A Christmas blizzard upended holiday travel across Minnesota on Wednesday, delaying flights, closing roads across most of the state and stranding motorists.

Central and southern Minnesota were under a blizzard warning Wednesday, with 70 mph-plus wind gusts causing conditions to deteriorate quickly.

By Thursday morning, the weather turned to sub-zero wind chills with reading between -20 and -35 for the Twin Cities and central Minnesota.

Minneapolis-St. Paul Airport received 8.7 inches Wednesday, which was a record for the date. Other totals included Chanhassen with 8 inches, Fridley with 7, Red Wing with 6 and Lakeville with 5.

Minneapolis and St. Paul declared snow emergencies. Nearly 300 flights at Minneapolis-St. Paul International Airport (MSP) were canceled, with dozens delayed. Metro Transit reported numerous bus delays.

Poor visibility and slick roads contributed to driving havoc, from a multivehicle pileup that closed Interstate 94 near Albertville and Monticello to hundreds of crashes with dozens of injuries statewide. Whiteout conditions closed Interstate 90 between the South Dakota border and just east of Blue Earth.

A slew of crashes in the Duluth area — including a multivehicle mess on I-535 — prompted officials there to plead with the public to stay off the roads.

In many rural areas, the State Patrol reported that counties were bringing their snowplows back to the garages because visibility was zero.

In west-central Minnesota, the National Guard opened its armory in Olivia to shelter stranded motorists. Another was opened in Fairmont, in far southern Minnesota. A 12-mile stretch of Hwy. 12 from Benson to Murdock was completely blocked by cars that had to stop because of poor visibility. The State Patrol was helping people get to safety.

High winds were being blamed for rolling blackouts in southern Minnesota.

The storm wasn't the area's first snowstorm of the season, said Bill Borghoff of the National Weather Service. That was Oct. 20, when the Twin Cities got 7.9 inches.

"But this storm is definitely worse, in terms of wind and impact," the senior forecaster said. "All the roads are closed in western Minnesota."

With the snow still falling Wednesday night, the NWS reported 4.5 inches at MSP, 5.5 in Chanhassen and 7.5 in Jordan and Carver.

"And we are going to have several more hours of this," Borghoff said, predicting up to 10 inches once the storm has passed.

In St. Paul, 30-35 trucks fanned out over main roads and arterial streets around noon, said Lisa Heibert, spokeswoman for St. Paul Public Works. By 9 p.m., when the snow emergency was starting, a fleet of 70-80 plows was expected to begin clearing more than 1,800 lane miles of city streets. Plow drivers were already reporting poor visibility across the city on Wednesday afternoon.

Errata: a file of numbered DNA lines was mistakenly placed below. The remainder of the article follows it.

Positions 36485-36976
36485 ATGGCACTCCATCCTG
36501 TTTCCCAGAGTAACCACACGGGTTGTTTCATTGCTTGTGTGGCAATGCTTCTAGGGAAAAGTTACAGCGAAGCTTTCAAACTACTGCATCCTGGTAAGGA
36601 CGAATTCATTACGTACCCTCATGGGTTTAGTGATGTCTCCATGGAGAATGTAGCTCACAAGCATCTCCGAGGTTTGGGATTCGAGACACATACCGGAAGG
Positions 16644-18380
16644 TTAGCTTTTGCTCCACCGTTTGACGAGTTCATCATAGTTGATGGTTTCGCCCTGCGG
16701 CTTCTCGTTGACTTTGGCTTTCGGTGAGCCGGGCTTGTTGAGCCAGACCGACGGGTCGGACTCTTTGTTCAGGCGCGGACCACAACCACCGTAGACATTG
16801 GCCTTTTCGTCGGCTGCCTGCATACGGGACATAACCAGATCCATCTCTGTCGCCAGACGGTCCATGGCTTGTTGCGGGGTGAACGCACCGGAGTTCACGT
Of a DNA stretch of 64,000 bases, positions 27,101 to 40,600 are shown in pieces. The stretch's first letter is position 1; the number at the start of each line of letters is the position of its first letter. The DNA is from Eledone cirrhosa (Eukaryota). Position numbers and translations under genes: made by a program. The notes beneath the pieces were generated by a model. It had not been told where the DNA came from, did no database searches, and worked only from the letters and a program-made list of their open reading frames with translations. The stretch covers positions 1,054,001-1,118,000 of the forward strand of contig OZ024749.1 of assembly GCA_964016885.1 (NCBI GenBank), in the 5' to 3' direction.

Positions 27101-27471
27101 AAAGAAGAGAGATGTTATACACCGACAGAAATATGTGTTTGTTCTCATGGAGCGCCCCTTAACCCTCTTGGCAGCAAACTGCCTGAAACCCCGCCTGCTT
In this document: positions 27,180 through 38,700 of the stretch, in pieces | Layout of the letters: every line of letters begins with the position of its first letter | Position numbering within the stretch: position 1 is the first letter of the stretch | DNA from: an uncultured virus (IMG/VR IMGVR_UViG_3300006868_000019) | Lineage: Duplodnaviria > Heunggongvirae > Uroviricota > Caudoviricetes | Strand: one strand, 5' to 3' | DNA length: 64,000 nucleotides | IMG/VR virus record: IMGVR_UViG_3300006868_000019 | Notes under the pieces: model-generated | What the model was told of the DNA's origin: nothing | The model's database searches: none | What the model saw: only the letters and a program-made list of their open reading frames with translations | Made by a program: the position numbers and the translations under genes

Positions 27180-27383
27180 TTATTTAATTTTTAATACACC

"If you don't have to go out, it's best to stay off the roads," Heibert said.

Beating the storm

That didn't keep people from rushing to stores and shops in the hours leading up to the storm, as they tried to beat the gusting and falling temps while they could.

At the Wedge Community Co-op in Minneapolis, customers packed the aisles between 10 a.m. and 2 p.m., said Josh Mead, an employee. While much of that traffic died down as the snowfall intensified, he said he expected the market to stay open until 9 p.m.

COVID sites closed

However, scores of other stores and businesses across the metro — including COVID-19 testing sites — decided to call it an early night ahead of the blizzard.

At Hudson Hardware in Richfield, shoppers flocked the aisles to buy shovels and ice melt in the hours before dropping temps and gusting winds started turning rain into blowing snow.

"I expect tomorrow to be even busier. That's usually how it goes," said Lisa Hudson. "We saw a lot of traffic in here. The parking lot was packed — until the wind gusts. Then people went home."

Liquor stores, too, saw a prestorm rush Wednesday.

At GP Liquor in Inver Grove Heights, owner John Vogt said the day before Christmas Eve is usually pretty quiet. A looming blizzard prods people to stock up on libations, he said.

"It's been a very busy day." he said. "The weather definitely makes people lose their minds."

Staff writers Paul Walsh and David Chanen contributed to this report.